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As Goodell as It Gets

roger goodell
The NFL doesn’t take a back seat to anyone—not TV networks, not Big Tech, not sponsors, and certainly not a C.F.P. that appears to be rudderless. Photo: Gregory Shamus/Getty Images
John Ourand
February 22, 2024

The byzantine act of crowning a college football national champion—and, of course, fully monetizing that intricate process—has vexed even the most astute sports business executives over the decades. In the old days, of course, bowl games were money-making tourist attractions, allowing fans of larger, cold-weather conference teams to decamp to milder climes during the winter. This created the imperfect system in which there were multiple polls that occasionally crowned multiple champions. The advent of the College Football Playoff, a decade ago, created as many problems as it solved. Sure, it was better to select four schools to compete in a tournament for the top prize. But, of course, that limited number inherently meant that at least one Power 5 conference would be aggrieved, and some deserving school or other was likely to be left out.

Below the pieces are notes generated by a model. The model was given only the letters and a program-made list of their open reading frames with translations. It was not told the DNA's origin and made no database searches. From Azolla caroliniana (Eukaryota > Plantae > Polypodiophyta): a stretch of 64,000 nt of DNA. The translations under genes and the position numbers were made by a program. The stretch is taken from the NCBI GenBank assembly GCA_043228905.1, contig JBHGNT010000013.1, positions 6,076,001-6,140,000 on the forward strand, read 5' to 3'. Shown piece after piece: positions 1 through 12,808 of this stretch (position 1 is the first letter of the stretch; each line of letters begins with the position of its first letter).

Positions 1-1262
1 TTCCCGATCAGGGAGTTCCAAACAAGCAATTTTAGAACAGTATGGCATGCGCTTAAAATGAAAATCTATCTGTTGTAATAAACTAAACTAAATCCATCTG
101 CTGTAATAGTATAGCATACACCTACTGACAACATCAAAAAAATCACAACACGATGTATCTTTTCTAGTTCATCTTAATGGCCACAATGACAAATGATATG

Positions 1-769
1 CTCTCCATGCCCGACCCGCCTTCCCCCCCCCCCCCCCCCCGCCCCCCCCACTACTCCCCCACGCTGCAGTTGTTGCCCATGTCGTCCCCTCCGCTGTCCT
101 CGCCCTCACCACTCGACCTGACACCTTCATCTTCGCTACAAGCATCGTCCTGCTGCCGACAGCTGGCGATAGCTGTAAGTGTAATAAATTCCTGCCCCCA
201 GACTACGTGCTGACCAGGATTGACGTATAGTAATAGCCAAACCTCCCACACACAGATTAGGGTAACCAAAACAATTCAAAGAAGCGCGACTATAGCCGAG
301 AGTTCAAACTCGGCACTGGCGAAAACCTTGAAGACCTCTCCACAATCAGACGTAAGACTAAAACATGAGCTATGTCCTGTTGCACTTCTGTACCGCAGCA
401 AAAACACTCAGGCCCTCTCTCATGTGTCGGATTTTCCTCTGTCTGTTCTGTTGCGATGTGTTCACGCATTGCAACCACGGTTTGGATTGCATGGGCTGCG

The advent of the 12-team C.F.P., which debuts this year, has suffered through innumerable delays, including recent ones. The executives that I speak to enumerate the usual suspects: figuring out what the hell to do with those two orphaned Pac-12 schools; nailing an equitable way to distribute revenue to the conferences, which are increasingly becoming a duopoly; and perhaps the most prosaic challenge: scheduling. And yet, that final nit—the issue of landing upon a workable schedule, particularly for those opening-round games—is becoming an increasingly significant pain in the neck.